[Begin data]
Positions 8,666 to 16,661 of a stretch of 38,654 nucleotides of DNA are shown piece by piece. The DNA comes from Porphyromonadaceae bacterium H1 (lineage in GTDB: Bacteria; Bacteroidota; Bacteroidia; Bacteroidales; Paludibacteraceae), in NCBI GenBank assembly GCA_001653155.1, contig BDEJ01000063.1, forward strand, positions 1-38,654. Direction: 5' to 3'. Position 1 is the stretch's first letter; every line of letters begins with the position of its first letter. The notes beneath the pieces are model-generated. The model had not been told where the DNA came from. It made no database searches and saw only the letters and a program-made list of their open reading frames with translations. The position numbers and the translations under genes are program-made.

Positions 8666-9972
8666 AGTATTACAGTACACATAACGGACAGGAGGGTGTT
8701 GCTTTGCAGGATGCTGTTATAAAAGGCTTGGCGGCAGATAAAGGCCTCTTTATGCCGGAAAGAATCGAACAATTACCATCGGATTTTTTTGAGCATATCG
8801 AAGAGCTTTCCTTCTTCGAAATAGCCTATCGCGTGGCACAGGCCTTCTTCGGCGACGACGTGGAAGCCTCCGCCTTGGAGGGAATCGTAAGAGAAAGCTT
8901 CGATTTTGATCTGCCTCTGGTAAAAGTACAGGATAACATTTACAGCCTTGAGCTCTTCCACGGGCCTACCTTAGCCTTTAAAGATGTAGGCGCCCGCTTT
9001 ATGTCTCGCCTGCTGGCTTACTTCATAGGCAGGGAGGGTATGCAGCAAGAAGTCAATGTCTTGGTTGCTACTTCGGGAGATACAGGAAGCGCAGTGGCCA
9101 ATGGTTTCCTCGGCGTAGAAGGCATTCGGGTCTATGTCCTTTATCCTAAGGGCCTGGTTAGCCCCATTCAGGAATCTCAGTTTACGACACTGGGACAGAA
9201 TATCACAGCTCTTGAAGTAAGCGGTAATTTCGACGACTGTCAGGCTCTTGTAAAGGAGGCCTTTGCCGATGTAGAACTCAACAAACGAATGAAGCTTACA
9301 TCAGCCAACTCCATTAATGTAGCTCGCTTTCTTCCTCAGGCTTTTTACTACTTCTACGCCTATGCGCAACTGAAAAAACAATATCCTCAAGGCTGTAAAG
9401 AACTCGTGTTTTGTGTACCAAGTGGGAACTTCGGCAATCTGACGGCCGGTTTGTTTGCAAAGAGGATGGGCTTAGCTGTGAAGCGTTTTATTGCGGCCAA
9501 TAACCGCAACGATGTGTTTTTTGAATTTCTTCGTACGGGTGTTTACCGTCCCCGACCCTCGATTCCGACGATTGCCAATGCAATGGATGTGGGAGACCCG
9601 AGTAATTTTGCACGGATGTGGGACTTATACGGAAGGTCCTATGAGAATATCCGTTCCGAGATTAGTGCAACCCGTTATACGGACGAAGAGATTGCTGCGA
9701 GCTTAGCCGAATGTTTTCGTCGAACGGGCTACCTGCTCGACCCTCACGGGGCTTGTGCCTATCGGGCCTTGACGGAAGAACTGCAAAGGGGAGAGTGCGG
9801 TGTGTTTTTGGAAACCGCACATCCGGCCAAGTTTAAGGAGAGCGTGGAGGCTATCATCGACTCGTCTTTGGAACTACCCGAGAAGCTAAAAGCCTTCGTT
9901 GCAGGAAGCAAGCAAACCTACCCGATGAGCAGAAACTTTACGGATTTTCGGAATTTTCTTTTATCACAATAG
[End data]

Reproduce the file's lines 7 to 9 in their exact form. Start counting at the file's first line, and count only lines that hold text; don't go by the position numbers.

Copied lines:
9001 ATGTCTCGCCTGCTGGCTTACTTCATAGGCAGGGAGGGTATGCAGCAAGAAGTCAATGTCTTGGTTGCTACTTCGGGAGATACAGGAAGCGCAGTGGCCA
9101 ATGGTTTCCTCGGCGTAGAAGGCATTCGGGTCTATGTCCTTTATCCTAAGGGCCTGGTTAGCCCCATTCAGGAATCTCAGTTTACGACACTGGGACAGAA
9201 TATCACAGCTCTTGAAGTAAGCGGTAATTTCGACGACTGTCAGGCTCTTGTAAAGGAGGCCTTTGCCGATGTAGAACTCAACAAACGAATGAAGCTTACA